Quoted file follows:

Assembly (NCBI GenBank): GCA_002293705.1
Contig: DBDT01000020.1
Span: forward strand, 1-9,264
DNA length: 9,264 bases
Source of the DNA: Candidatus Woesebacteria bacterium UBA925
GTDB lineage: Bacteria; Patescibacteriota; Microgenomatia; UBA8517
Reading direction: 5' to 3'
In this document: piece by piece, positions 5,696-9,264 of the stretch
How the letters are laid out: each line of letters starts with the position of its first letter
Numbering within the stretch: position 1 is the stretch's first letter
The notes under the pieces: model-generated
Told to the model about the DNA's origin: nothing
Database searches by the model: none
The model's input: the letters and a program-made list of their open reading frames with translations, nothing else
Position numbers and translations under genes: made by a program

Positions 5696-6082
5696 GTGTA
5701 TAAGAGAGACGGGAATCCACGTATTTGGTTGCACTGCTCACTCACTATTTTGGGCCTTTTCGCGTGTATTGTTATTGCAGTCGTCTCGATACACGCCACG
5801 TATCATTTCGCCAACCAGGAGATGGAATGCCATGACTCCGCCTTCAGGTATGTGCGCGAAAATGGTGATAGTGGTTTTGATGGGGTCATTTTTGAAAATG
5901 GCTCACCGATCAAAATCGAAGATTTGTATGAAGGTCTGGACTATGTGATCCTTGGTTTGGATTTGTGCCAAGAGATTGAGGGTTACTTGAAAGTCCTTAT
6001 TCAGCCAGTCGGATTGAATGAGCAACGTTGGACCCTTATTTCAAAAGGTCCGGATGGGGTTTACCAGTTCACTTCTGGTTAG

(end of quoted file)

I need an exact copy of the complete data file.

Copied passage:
Assembly (NCBI GenBank): GCA_002293705.1
Contig: DBDT01000020.1
Span: forward strand, 1-9,264
DNA length: 9,264 bases
Source of the DNA: Candidatus Woesebacteria bacterium UBA925
GTDB lineage: Bacteria; Patescibacteriota; Microgenomatia; UBA8517
Reading direction: 5' to 3'
In this document: piece by piece, positions 5,696-9,264 of the stretch
How the letters are laid out: each line of letters starts with the position of its first letter
Numbering within the stretch: position 1 is the stretch's first letter
The notes under the pieces: model-generated
Told to the model about the DNA's origin: nothing
Database searches by the model: none
The model's input: the letters and a program-made list of their open reading frames with translations, nothing else
Position numbers and translations under genes: made by a program

Positions 5696-6082
5696 GTGTA
5701 TAAGAGAGACGGGAATCCACGTATTTGGTTGCACTGCTCACTCACTATTTTGGGCCTTTTCGCGTGTATTGTTATTGCAGTCGTCTCGATACACGCCACG
5801 TATCATTTCGCCAACCAGGAGATGGAATGCCATGACTCCGCCTTCAGGTATGTGCGCGAAAATGGTGATAGTGGTTTTGATGGGGTCATTTTTGAAAATG
5901 GCTCACCGATCAAAATCGAAGATTTGTATGAAGGTCTGGACTATGTGATCCTTGGTTTGGATTTGTGCCAAGAGATTGAGGGTTACTTGAAAGTCCTTAT
6001 TCAGCCAGTCGGATTGAATGAGCAACGTTGGACCCTTATTTCAAAAGGTCCGGATGGGGTTTACCAGTTCACTTCTGGTTAG